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Kelly and Mead
Differing radically from static sociological characterizations of role as structured expectations (rights and obligations), Kelly (1955, p. 97) tells his readers that "a role is a psychological process based upon the role player's construction of aspects of the construction systems of those with whom he attempts to join in a social enterprise." In this definition the psychological process that underlies the sociality corollary is presented as an exercise of will. For a person to desire "to join in a social enterprise" she must have construed "replications of events" as noted in the experience corollary. Moreover, she must have developed an interest in replicating or reviving at least aspects of some of those events. Kelly's definition of the psychological process can be seen as explicating an outcome and continuation of the process of socialization described and analyzed by George Herbert Mead (1863-1931).
As a lecturer at the University of Chicago during the 1920s and 1930s, Mead (1934) proposed a theory of the formation of self which, in Kelly's terms, provides a developmental focus for the crystallization of role. In Mead's construction, the self is formed dialectically as individuals interact with the persons in their environment that are meaningful to them, their "significant others". The interaction is compounded of spontaneous actions that cannot be regulated (Mead: the individual's inescapable "I") and the interpretations of those actions that are remitted to the actor and reinterpreted by her (the individual's "me"). The self that evolves in the course of this dialectic becomes capable of construing how others construct rules through a graded developmental engagement with others. Mead describes three stages. In the first stage, children imitate separate behaviors of significant others that they observe; later, they play, "taking a role" (as Mead defines it) by chaining behaviors into a coherent characteristic sequence. The culminating developmental stage is that of "playing the game" together with others in recognizable situations. This is where the person becomes part of the social world.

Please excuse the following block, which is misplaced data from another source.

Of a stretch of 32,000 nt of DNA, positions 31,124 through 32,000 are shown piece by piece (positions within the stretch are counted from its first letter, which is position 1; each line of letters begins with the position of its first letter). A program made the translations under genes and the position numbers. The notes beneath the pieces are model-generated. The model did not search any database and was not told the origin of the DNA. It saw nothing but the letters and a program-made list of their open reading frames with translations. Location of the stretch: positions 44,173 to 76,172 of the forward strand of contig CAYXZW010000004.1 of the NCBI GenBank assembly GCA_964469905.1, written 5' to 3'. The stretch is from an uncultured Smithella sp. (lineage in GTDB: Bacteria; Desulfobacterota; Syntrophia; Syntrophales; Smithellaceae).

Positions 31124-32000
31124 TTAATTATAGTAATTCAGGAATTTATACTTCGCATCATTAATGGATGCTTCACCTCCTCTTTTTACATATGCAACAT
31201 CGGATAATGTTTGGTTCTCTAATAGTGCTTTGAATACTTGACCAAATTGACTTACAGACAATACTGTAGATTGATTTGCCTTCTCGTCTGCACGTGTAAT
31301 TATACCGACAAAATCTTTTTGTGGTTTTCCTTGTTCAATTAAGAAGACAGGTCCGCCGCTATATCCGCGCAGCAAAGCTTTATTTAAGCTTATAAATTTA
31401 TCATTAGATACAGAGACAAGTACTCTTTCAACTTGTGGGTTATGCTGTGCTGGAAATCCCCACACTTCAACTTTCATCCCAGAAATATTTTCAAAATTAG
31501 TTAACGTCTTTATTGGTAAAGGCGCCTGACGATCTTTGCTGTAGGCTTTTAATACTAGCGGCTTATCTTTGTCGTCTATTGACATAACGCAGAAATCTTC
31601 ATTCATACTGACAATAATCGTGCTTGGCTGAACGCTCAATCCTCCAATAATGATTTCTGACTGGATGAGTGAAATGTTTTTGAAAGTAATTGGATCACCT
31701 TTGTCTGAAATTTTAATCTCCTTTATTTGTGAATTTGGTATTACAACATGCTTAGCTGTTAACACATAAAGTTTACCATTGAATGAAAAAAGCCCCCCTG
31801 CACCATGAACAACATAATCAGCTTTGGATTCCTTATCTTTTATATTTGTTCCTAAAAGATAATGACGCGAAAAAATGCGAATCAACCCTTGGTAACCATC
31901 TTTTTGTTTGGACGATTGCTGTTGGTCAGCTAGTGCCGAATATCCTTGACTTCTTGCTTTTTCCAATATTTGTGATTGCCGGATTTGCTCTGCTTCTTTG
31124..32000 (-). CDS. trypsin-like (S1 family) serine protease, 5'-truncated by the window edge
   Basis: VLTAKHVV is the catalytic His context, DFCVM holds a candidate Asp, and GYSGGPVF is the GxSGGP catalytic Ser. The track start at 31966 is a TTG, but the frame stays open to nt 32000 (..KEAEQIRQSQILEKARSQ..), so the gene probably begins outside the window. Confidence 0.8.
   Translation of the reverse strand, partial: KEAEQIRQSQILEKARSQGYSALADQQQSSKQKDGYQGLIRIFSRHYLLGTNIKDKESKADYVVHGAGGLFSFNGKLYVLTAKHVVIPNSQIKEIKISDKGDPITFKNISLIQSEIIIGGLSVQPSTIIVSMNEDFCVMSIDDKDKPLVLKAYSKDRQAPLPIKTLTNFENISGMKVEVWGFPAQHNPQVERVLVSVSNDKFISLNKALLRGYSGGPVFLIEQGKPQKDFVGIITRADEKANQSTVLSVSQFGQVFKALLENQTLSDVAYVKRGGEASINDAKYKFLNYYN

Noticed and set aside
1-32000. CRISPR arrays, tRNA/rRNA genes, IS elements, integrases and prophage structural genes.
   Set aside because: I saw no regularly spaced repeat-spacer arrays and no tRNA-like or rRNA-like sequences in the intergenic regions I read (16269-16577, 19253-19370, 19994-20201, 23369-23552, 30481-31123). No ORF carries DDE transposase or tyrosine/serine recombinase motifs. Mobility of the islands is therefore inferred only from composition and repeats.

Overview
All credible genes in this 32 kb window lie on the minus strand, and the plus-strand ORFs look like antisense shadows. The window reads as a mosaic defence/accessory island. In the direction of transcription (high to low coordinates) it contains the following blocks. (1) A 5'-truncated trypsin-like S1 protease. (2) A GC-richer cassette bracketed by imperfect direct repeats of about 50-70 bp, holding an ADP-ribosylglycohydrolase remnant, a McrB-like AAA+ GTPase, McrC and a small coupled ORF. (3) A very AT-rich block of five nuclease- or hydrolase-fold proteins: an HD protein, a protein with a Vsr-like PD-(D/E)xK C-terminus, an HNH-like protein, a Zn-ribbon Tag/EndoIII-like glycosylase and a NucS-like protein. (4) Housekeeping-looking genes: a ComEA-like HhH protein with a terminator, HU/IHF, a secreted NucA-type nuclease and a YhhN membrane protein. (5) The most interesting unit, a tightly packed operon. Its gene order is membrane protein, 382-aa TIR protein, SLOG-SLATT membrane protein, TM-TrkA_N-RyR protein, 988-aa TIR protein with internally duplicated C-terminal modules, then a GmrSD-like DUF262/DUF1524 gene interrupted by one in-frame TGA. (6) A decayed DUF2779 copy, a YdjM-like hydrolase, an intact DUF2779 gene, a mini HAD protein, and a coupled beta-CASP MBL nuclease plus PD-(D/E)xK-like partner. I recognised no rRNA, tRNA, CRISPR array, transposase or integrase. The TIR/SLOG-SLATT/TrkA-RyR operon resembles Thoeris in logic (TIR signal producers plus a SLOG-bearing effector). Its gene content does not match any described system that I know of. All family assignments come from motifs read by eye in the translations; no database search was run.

From a theoretical point of view, this is where Mead and Kelly meet. The stage of "playing the game" is inconceivable before individuals have experienced events and have assembled repertoires of replications. Only then are individuals capable of construing aspects of the construction systems of those who join together to "play the game". This capacity is integral to viable functioning in adulthood and to the realization of the sociality corollary.  


  • Kelly, G. A. (1955/1991) The psychology of personal constructs. London: Routledge.
  • Mead, G. H. (1934)  On social psychology. Chicago: University of Chicago Press.

Devorah Kalekin-Fishman

Establ. 2003
Last update: 15 February 2004